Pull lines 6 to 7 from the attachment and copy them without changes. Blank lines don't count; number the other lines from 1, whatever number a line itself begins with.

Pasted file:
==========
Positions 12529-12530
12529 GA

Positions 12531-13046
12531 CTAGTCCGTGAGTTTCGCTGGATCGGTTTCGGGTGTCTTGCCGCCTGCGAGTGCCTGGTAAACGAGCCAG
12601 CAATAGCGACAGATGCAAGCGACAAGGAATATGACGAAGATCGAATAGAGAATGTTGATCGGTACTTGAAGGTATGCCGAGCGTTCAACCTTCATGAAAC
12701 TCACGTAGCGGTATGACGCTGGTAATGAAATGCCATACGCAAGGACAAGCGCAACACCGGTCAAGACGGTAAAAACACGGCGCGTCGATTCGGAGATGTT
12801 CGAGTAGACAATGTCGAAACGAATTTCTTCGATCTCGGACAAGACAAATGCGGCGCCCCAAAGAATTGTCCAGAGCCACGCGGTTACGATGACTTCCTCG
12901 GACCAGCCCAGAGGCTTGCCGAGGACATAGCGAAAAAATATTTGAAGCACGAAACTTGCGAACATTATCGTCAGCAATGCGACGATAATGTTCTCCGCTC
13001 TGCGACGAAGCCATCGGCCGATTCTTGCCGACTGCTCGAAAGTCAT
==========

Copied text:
12701 TCACGTAGCGGTATGACGCTGGTAATGAAATGCCATACGCAAGGACAAGCGCAACACCGGTCAAGACGGTAAAAACACGGCGCGTCGATTCGGAGATGTT
12801 CGAGTAGACAATGTCGAAACGAATTTCTTCGATCTCGGACAAGACAAATGCGGCGCCCCAAAGAATTGTCCAGAGCCACGCGGTTACGATGACTTCCTCG